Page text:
deserters. Also, some Irish-born civilian residents of Mexico were
persuaded to join the struggle. Even when the number of San Patricios
rose to more than 200, Irish-born members still represented nearly
50 per cent.
back, to the motivation for the policy of Manifest Destiny, we need
to examine President Jefferson's acquisition of the right to treat
with the Indian Nations for land in Louisiana Territory in 1803,
Americans illegally migrated westward in ever increasing numbers,
very often into lands not belonging to the United States. By the
time President Polk came to office in 1845, this idea, based on
racist principals called "Manifest Destiny", had taken
root among the American people, and President Polk was a firm believer
in the idea of expansion. The belief that the U.S. basically had
a Euro-centered God-given right to occupy and "civilize"
the whole continent gained favor as more and more Americans invaded
the western lands. The fact that most of those areas already had
Tribal people living upon them was usually ignored, with the attitude
that democratic English-speaking America, with its high ideals and
Protestant Christian ethics, would do a better job of running things
than the Native Americans or Spanish-speaking Catholic Mexicans.
Destiny did not necessarily call for violent expansion if the land
can be bought cheap. In both 1835 and 1845, the United States offered
to purchase California from Mexico, for $5 million and $25 million,
respectively. The Mexican government refused the opportunity to
sell half of its country to Mexico's most dangerous neighbor. Many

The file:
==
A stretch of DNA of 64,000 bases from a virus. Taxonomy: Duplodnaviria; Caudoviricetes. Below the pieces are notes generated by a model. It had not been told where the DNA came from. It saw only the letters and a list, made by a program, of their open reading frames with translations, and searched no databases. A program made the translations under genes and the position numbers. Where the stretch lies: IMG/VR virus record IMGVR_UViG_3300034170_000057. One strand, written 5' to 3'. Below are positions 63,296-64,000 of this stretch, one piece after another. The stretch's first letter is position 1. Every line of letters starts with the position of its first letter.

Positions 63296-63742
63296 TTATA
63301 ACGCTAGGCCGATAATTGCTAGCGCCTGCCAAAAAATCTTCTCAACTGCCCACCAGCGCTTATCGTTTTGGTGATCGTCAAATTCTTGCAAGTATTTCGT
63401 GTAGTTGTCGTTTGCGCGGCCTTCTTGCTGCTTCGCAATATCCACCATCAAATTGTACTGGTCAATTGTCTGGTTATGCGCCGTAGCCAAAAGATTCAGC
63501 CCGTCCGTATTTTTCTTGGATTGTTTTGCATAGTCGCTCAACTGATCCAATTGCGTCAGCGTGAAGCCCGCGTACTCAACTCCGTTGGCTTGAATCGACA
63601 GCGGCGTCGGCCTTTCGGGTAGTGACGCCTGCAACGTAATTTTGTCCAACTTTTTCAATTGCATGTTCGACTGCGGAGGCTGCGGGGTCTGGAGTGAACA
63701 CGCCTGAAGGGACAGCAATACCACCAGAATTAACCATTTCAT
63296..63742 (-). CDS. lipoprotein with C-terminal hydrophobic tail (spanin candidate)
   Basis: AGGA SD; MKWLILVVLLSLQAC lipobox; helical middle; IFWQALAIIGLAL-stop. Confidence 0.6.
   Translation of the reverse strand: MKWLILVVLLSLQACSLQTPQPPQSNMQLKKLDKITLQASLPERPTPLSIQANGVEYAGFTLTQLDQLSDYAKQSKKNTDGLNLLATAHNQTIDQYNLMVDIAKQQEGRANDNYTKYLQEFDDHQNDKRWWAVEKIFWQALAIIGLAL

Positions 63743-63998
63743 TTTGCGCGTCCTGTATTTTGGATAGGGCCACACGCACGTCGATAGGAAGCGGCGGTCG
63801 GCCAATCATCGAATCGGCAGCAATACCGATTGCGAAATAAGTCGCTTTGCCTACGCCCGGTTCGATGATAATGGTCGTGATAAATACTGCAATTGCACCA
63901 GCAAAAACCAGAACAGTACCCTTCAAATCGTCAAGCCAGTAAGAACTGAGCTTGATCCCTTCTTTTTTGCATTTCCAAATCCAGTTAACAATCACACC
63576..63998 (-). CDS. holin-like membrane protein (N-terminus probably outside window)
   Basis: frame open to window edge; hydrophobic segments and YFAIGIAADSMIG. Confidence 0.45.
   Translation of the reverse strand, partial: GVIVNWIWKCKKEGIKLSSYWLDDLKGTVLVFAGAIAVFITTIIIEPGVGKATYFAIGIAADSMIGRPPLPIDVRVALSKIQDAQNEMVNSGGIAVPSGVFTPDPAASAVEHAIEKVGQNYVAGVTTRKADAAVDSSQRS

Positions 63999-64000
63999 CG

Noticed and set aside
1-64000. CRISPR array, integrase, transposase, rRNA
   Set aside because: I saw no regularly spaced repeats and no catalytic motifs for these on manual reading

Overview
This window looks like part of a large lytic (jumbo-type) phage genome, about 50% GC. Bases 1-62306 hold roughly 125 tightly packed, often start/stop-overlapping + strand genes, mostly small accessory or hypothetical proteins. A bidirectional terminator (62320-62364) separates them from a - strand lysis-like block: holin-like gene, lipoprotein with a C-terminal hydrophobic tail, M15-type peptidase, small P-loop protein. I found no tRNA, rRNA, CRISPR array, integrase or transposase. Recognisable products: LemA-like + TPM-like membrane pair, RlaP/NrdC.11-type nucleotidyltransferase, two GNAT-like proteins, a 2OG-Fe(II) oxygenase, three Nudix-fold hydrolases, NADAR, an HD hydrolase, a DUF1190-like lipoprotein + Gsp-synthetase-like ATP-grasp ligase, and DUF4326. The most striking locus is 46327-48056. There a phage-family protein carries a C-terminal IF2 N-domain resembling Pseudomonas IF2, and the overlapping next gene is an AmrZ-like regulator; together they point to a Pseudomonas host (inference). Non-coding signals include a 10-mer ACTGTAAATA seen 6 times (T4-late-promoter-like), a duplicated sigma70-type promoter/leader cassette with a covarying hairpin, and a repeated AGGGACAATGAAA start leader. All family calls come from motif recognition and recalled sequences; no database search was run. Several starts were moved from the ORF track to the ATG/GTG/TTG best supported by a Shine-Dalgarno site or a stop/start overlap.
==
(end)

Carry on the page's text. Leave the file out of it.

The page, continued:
Americans opposed what they called "Mister Polk's War."
Whig Party members and abolitionists in the North believed that
slave-owners and Southerners in Polk's administration had planned
the war. They believed the South wanted to win Mexican territory
for the purpose of spreading and strengthening slavery. This opposition
troubled President Polk. But he did not think the war would last
long. He thought the US could quickly force Mexico to sell him the
territory he wanted.
secretly sent a representative to former Mexican dictator Santa
Ana, who was living in exile in Cuba. Polk's representative said
the United States wanted to buy California and some other Mexican
territory. Santa Ana said he would agree to the sale, if the United
States would help him return to power. President Polk ordered the
US Navy to let Santa Ana return to Mexico. American ships that blocked
the port of Vera Cruz permitted the Mexican dictator to land there.
Once Santa Ana returned, he failed to honor his promises to Polk.
He refused to end the war and sell California. Instead, Santa Ana
organized an army to fight the United States.
all American westward migration was unwelcome. In the 1820's and
1830's, Mexico, newly independent from Spain, needed settlers in
the under-populated northern parts of the country. An invitation